As a part of #2bookamonth challenge, this is the second book of the year.
I picked this book out of my interest in behavior finance. And as the name suggest, this book doesn’t disappoint in this context. Unlike most of the books on investing, this is a short book of approx. 230 pages, not exaggerating too much on any topic. The best part is that the book is divided into small chapters and each chapter consist of stories, anecdotes conveying the message for better understanding. The author has not shied away from even sharing his psychology towards the money he owns towards the end of the book.
As per my understanding, the key message is that doing well with money has less to do with the smartness of the person and lot to do with the behavior. There are a lot of learnings one can take-away from the book, my top 6 are as follows:
- Manage your money in a way that allows you to sleep at night: I guess, this is the best punchline Morgan has put in this book. He explains that managing the money well is different from getting a highest package or getting high returns on the investment. People tend to lose sleep even when they are earning highest returns. There is a difference in getting wealthy and staying wealthy. So, the fundamental question we should ask ourselves before making any financial decision is – Will this help me to get sleep at night?
- Respect the power of luck and risk and be humble: We should be careful when assuming certain outcomes are only based on our 100% of actions. There are other factors that also have a role to play (luck and risk). We often forget to take it into consideration when calibrating someone’s success or misfortune. Morgan wrote a letter to his son when he was born and stated- “Not all the success is due to hard work and not all the poverty is due to laziness. Keep this in mind when judging people including yourself.” Further, another great advice that Morgan mentioned in the letter was “No one is impressed with our possessions as much as we are. We may think we need flashy possessions but deep inside what we want is respect and admiration from others. And these pricy possessions never bring that- especially not from the people we want to respect us.”
- Don’t narrow your focus on individual patterns: Morgan emphasizes on focusing on broad patterns. As it so happens that when we focus on individual investments, ones which are doing well look to us as winners than they are, and the losers appear to be more regrettable than they should be. One must understand that it is not possible that all the things go right all the time. We can be wrong half the time and still make a fortune because of the 80-20 principle. As per Morgan, it is fine to have large chunk of poor investments and few outstanding ones.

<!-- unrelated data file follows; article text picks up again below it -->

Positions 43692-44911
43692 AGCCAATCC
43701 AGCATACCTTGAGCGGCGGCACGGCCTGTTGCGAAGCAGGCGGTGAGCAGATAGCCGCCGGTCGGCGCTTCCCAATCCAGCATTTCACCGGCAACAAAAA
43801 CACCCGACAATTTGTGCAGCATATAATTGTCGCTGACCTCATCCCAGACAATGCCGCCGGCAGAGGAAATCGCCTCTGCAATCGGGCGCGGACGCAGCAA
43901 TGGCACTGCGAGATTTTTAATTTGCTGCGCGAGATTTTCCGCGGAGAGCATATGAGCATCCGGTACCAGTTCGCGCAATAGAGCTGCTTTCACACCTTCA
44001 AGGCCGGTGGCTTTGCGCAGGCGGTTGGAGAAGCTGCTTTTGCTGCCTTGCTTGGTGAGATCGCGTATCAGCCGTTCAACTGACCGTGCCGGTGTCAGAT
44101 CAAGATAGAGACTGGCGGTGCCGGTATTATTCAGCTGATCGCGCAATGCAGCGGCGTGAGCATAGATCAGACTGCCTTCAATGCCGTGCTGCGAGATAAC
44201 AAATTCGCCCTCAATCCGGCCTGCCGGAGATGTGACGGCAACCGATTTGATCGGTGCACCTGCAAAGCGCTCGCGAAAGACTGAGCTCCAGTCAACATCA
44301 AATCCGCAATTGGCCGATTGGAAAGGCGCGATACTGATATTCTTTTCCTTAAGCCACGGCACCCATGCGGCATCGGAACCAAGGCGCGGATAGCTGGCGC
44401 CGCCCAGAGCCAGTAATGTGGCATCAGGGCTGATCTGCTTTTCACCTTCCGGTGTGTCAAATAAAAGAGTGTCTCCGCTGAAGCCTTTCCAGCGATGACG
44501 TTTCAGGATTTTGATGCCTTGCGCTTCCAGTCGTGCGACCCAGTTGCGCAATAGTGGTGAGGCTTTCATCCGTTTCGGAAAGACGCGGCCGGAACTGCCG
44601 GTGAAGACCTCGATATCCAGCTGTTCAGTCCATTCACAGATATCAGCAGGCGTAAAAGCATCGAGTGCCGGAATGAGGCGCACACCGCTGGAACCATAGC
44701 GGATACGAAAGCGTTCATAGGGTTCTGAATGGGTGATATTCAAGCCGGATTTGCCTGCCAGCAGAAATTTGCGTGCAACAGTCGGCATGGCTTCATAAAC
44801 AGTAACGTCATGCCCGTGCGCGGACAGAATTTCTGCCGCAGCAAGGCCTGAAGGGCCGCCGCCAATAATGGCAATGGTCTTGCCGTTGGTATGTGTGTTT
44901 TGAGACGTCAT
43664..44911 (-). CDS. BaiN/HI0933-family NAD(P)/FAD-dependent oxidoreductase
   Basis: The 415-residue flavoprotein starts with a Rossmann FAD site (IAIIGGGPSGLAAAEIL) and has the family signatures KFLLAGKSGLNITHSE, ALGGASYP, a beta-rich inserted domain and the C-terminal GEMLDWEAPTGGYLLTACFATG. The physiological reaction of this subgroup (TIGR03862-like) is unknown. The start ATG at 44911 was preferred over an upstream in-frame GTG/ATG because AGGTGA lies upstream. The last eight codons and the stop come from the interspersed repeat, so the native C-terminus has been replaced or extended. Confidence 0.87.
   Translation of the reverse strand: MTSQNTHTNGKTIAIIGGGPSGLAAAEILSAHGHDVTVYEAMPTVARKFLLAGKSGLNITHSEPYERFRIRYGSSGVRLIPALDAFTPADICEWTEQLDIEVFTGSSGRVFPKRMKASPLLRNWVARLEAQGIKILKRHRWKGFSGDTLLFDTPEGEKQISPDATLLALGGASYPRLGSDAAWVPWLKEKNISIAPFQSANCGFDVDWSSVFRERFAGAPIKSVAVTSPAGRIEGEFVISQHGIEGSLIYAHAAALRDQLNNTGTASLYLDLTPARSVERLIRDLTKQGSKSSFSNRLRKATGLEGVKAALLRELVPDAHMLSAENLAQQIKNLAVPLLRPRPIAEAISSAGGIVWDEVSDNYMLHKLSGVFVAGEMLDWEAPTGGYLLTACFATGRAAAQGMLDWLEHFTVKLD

- Make ‘time’ and ‘patience’ your best friends: The single most powerful thing that any investor can do is – increase the time horizon. The ones who understand the power of compounding understand the role of ‘time’ in investing. He points out one fact which makes the point so relevant - $81.4 billion out of $84.5 billion net worth of Warren Buffet came after his 65th birthday. His secret in investing is time. His close friend and business partner Charlie Munger were quoted saying – “The first rule of compounding is: Never interrupt it unnecessarily.”
- Define the cost of success and be ready to pay it: There are no free lunches. The problem is that for a lot of things the price tags aren’t visible. When we experience them first-hand, then the price becomes apparent. He uses the statistic that the S&P 500 increased 119-fold in the 50 years ending 2018. Imagine, if someone would have invested a lump sum and just watched it compound over years. But not many have done it. Because there is a ‘fee’ for these incredible returns which are fear, uncertainty, regret, panic as stock markets plunges at regular intervals. This is the price we must learn to pay to enjoy the returns.
- Define the game you’re playing: We often commit mistake of making our financial decisions on someone else opinion (be it experts’ advice, stock market news, some industrialist’s portfolio, and other mediums). A teenager, an elderly person, and a hedge fund manager- all will have different goals. And the hard reality is that another person, whom we are blindly following, doesn’t know our end goal. We follow a decision that may be right for them and disastrous for us. Hence, it is important that as an individual we realize our game to avoid getting distracted and off-track by others’ decisions. This is no single right answer in this mad world of investing. We just have to find out the answer that works for us.
There are many books on investing, but this book provides a fresh look on the human biases we have, in crisp manner and using simple language. One is bound to gain awareness on our psychological behaviors to navigate better with the money matters. Let me warn you , there is no math-based logic displayed in the book to tell you where to invest, best ways to invest rather Morgan has dived into the grey area on showcasing how people make financial decisions in real world.
I would recommend this book to anyone who doesn’t have the appetite to go through thick detailed books on psychology yet wants to learn about behavior and money decisions. It will help you to make your own mental approach for money.
As always, please don't forget to leave your comments in the comment box below and share what are you reading currently. Happy Reading!